Clusters for Nothing and Nodes for Free

When the users are away, your company's legacy desktop systems can become a powerful temporary Linux cluster.

At Quantum Magnetics we do contract R&D. We often need to design silicon chips, simulate electromagnetic systems and analyze masses of data from field tests. When a single set of regression tests started taking longer than a working day to perform, coauthor Alex Perry found himself wondering how to get short-term access to a cluster. We describe here the sequence of steps that enabled us to set up an OpenMosix cluster with little effort and without having to purchase anything.

Each productivity increase justified putting time into the next step of bringing up the company-wide cluster. We omit details here that are provided in the instructions and FAQs for each project (see the on-line Resources section), partly because things will have changed by the time the article goes to print and partly for brevity.

Choose an Application

The simplest applications to run on a cluster are command-line based and run as multiple instances on one computer. Applications don't have to be written specifically for Linux, because they could use WINE or another portability layer. If multiple instances are not possible, much more time has to be put into providing a virtual machine abstraction layer. It is worth checking your specific application before putting any effort into building a cluster to see whether it is capable of benefitting from an OpenMosix-based cluster.

Most of our logic code is written in Verilog partly because, as the joke goes, we can't type fast enough to use VHDL. Mainly, though, our reason is that a broader range of tools is available in Verilog. We use several closed-source place-and-route tools under Microsoft Windows, the runtime of which is tiny, so putting these on the cluster is not worth the effort. For simulation, we have both open- and closed-source options. It is convenient to use the graphical tools (all closed-source, unfortunately) that have IDE source-level debuggers when trying to track down a bug, but these either don't like clusters or have a hefty licensing price tag when running on a cluster. We use Icarus Verilog for non-interactive simulations, as regression testing is more than 99% of the total simulation workload. We like it because multiple simulators can run in parallel; each simulator is a single Linux process; the tool has its own public regression suite; the developers are helpful and responsive; and the syntax parser is paranoid and accurate.

The paranoia of the syntax parser flags a lot of problems for us. Many parsers simply select one interpretation of ambiguously written source, leading to incorrect behaviour that is effectively a bug. In contrast, Icarus immediately complains about ambiguities, and after we've made the tiny rewrite, the synthesized chip suddenly starts working the way that it was intended.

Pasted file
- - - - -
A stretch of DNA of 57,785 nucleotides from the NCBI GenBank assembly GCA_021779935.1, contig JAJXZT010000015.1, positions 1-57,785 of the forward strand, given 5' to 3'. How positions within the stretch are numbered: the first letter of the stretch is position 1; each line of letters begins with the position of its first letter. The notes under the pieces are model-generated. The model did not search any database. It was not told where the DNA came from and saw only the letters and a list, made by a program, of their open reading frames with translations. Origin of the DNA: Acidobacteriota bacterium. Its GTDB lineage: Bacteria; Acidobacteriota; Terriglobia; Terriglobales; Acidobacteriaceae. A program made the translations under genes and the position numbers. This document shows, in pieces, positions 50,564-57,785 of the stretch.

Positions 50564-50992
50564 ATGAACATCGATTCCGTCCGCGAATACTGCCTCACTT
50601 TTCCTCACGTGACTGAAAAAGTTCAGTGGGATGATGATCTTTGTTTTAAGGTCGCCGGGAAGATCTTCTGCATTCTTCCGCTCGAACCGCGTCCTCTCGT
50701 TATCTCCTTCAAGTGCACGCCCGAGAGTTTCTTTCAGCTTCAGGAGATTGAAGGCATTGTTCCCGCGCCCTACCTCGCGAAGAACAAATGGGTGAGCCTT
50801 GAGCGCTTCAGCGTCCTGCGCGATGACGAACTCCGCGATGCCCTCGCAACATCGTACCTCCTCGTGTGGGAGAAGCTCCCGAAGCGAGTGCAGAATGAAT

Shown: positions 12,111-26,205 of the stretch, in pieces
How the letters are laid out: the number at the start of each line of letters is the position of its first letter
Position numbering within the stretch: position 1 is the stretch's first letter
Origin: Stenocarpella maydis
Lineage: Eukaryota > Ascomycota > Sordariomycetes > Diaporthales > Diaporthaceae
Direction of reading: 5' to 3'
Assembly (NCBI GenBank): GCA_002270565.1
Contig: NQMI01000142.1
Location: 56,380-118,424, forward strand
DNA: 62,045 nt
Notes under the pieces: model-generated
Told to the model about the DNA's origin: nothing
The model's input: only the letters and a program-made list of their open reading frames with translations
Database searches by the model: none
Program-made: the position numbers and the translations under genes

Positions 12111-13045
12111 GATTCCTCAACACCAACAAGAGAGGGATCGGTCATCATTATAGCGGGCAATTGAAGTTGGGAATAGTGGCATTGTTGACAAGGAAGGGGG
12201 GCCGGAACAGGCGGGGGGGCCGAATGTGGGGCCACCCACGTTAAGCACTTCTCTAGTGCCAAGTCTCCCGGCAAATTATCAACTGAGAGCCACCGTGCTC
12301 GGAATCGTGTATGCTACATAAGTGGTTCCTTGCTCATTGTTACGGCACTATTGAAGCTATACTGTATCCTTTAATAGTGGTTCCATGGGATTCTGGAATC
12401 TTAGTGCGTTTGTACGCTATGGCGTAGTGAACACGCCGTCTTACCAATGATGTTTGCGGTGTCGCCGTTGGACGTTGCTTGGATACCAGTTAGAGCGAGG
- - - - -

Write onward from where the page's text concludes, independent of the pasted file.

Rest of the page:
The developers for Icarus, by responding rapidly to bug reports and patches, enhance the value of the simulator in our work. We update from CVS to benefit from those almost-immediate source changes. In addition, it is much easier to standardize one virtual machine (the cluster) than to manage the versions on the individual workstations.

We run all our proprietary simulation tests immediately before and after a new version of Icarus is retrieved from CVS. About once a year, the simulation results are different, so we submit a bug report that localizes the problem to a test case outside our proprietary work. In this way, all our proprietary work acts as an additional regression suite for the Icarus Project without us having to make it available to our competitors. It also ensures that any official release of Icarus is useful to us.

In our engineering design work, we use make, as shown in Listing 1, to automate test execution and to manage all the Verilog source files, the reference implementation in C, validated test data, the pool of regression tests and all the simulation results.

Without the cluster, between six and ten hours were needed to complete all the dependencies that resulted from a minor change to a source file. Logic simulation usually is about a factor of a million slower than real life, so the regression simulates only about 20 milliseconds of time. The tests have to be selected carefully, because the board can run for as long as 30 seconds per use (about a year of simulation).